- From: Paul Duffin <pduffin@volantis.com>
- Date: Wed, 2 Jun 2010 10:11:56 -0600 (MDT)
- To: Brendan Kenny <bckenny@gmail.com>
- Cc: www-style@w3.org, public-fx@w3.org

Thanks. ----- "Brendan Kenny" <bckenny@gmail.com> wrote: > On Wed, Jun 2, 2010 at 10:33 AM, Paul Duffin <pduffin@volantis.com> > wrote: > > The specification of skew(a,b) refers to the SVG specification but > that does not provide an equivalent matrix. > > > > Assuming > > A = tan(a) > > B = tan(b) > > > > skewX(a) is equal to the matrix: > > > > [1 A 0] > > [0 1 0] > > [0 0 1] > > > > skewY(b) is equal to the matrix: > > > > [1 0 0] > > [B 1 0] > > [0 0 1] > > > > skewX(a) x skewY(b) is equal to the matrix: > > > > [AB+1 A 0] > > [ B 1 0] > > [ 0 0 1] > > > > skewY(b) x skewX(A) is equal to the matrix: > > > > [ 1 A 0] > > [ B AB+1 0] > > [ 0 0 1] > > > > But I think that (based on my research on chrome (webkit)) that > skew(a,b) should be: > > [1 A 0] > > [B 1 0] > > [0 0 1] > > > > It certainly makes sense. > > > > My understanding is that the two-argument form of skew() will be > removed from the next version of the spec. I don't know the actual > basis for that decision, but one problem is that the last matrix you > mentioned -- the one I think most people assume after the definitions > of skewX() and skewY() -- is not actually a skew matrix; for > instance, > a skew preserves area, but that matrix does not. > > That leaves the two previous matrices, but since either one is a > reasonable choice, letting the user explicitly specify the order is > probably the best approach.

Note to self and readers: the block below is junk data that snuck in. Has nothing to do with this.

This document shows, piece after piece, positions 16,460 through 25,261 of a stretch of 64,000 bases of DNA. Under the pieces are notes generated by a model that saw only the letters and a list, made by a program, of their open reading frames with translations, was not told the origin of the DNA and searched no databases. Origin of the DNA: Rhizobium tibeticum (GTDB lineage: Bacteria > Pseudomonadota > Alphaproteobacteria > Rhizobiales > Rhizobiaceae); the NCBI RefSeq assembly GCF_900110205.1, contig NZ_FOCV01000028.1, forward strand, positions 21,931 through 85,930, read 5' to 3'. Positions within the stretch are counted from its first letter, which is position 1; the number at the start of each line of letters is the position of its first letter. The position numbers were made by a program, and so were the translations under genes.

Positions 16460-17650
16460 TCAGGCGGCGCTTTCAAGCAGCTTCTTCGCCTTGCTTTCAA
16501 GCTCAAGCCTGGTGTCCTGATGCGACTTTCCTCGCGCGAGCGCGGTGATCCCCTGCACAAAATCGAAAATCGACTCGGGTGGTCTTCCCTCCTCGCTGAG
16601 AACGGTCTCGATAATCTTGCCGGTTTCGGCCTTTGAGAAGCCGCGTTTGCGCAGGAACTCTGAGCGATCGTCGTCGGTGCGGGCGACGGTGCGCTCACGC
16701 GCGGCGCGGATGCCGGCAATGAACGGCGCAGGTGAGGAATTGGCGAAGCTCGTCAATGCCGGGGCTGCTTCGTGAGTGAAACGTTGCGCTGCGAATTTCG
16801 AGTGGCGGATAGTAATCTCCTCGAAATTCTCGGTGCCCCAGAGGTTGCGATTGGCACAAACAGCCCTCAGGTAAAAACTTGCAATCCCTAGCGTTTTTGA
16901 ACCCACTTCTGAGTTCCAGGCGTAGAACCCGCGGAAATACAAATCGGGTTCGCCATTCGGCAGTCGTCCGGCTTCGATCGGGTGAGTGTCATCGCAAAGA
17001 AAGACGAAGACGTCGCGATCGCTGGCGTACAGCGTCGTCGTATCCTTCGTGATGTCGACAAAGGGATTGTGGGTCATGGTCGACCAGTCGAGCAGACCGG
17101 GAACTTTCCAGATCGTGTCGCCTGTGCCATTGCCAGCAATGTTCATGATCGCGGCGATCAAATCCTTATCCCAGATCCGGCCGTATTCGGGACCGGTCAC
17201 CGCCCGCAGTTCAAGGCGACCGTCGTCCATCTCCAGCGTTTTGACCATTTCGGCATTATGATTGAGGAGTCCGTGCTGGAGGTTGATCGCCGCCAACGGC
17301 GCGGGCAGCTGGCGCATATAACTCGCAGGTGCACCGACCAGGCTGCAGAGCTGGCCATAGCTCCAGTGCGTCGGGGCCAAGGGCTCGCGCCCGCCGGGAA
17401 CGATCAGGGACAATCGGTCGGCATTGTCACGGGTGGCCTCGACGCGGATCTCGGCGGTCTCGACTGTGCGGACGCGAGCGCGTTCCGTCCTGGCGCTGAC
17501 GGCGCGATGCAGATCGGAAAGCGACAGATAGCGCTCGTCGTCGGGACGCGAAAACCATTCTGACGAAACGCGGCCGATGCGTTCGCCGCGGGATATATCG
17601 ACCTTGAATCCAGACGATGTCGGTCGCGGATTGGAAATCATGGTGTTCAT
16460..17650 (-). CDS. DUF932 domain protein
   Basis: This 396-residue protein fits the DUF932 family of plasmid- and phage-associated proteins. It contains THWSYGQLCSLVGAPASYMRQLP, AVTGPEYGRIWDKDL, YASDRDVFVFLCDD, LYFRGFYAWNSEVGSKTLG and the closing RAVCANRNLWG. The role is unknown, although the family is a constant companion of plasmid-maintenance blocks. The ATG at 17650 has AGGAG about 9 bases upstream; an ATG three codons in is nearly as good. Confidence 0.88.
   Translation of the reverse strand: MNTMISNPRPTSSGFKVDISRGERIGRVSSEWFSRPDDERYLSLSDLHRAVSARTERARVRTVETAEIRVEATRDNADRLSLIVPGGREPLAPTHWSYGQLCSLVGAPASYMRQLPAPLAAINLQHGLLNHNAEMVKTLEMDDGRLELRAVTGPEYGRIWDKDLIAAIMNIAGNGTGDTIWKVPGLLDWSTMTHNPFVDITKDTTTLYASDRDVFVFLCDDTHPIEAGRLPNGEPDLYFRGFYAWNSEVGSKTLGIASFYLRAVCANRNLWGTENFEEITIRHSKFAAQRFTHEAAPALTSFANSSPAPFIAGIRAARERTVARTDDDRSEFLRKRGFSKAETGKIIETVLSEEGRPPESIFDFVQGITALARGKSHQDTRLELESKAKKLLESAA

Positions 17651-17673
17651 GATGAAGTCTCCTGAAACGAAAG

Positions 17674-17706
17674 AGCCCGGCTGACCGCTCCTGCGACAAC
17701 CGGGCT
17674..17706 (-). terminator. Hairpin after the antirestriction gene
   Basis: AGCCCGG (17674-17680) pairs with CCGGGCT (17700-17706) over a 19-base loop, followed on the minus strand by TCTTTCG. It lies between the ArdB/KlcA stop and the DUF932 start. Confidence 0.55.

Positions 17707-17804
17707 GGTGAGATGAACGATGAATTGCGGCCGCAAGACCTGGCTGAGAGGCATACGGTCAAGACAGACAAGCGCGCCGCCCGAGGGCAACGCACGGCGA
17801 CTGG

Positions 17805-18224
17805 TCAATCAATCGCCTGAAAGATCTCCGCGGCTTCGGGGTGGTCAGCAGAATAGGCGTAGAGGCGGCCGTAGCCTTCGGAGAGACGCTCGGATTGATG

Received on Wednesday, 2 June 2010 16:12:36 UTC